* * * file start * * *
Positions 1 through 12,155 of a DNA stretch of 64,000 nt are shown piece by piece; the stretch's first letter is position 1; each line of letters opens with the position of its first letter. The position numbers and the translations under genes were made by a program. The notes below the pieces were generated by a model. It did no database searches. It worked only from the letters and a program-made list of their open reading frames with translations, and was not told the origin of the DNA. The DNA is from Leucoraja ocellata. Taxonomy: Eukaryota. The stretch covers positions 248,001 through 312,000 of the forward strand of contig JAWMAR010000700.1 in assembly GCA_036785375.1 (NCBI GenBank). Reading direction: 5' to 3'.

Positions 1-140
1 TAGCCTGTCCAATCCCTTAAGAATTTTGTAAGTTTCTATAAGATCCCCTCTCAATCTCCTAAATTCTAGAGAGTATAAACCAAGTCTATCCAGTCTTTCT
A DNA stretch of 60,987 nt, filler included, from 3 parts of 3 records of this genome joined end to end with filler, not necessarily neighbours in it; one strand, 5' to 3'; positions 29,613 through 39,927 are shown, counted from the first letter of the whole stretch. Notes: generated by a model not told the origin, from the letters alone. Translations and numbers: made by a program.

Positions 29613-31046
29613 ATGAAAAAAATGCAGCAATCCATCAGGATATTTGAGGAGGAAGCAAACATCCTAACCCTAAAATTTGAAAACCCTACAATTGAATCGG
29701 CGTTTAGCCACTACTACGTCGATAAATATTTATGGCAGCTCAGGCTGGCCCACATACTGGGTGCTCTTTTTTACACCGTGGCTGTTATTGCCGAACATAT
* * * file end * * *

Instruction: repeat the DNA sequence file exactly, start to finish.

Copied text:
Positions 1 through 12,155 of a DNA stretch of 64,000 nt are shown piece by piece; the stretch's first letter is position 1; each line of letters opens with the position of its first letter. The position numbers and the translations under genes were made by a program. The notes below the pieces were generated by a model. It did no database searches. It worked only from the letters and a program-made list of their open reading frames with translations, and was not told the origin of the DNA. The DNA is from Leucoraja ocellata. Taxonomy: Eukaryota. The stretch covers positions 248,001 through 312,000 of the forward strand of contig JAWMAR010000700.1 in assembly GCA_036785375.1 (NCBI GenBank). Reading direction: 5' to 3'.

Positions 1-140
1 TAGCCTGTCCAATCCCTTAAGAATTTTGTAAGTTTCTATAAGATCCCCTCTCAATCTCCTAAATTCTAGAGAGTATAAACCAAGTCTATCCAGTCTTTCT
A DNA stretch of 60,987 nt, filler included, from 3 parts of 3 records of this genome joined end to end with filler, not necessarily neighbours in it; one strand, 5' to 3'; positions 29,613 through 39,927 are shown, counted from the first letter of the whole stretch. Notes: generated by a model not told the origin, from the letters alone. Translations and numbers: made by a program.

Positions 29613-31046
29613 ATGAAAAAAATGCAGCAATCCATCAGGATATTTGAGGAGGAAGCAAACATCCTAACCCTAAAATTTGAAAACCCTACAATTGAATCGG
29701 CGTTTAGCCACTACTACGTCGATAAATATTTATGGCAGCTCAGGCTGGCCCACATACTGGGTGCTCTTTTTTACACCGTGGCTGTTATTGCCGAACATAT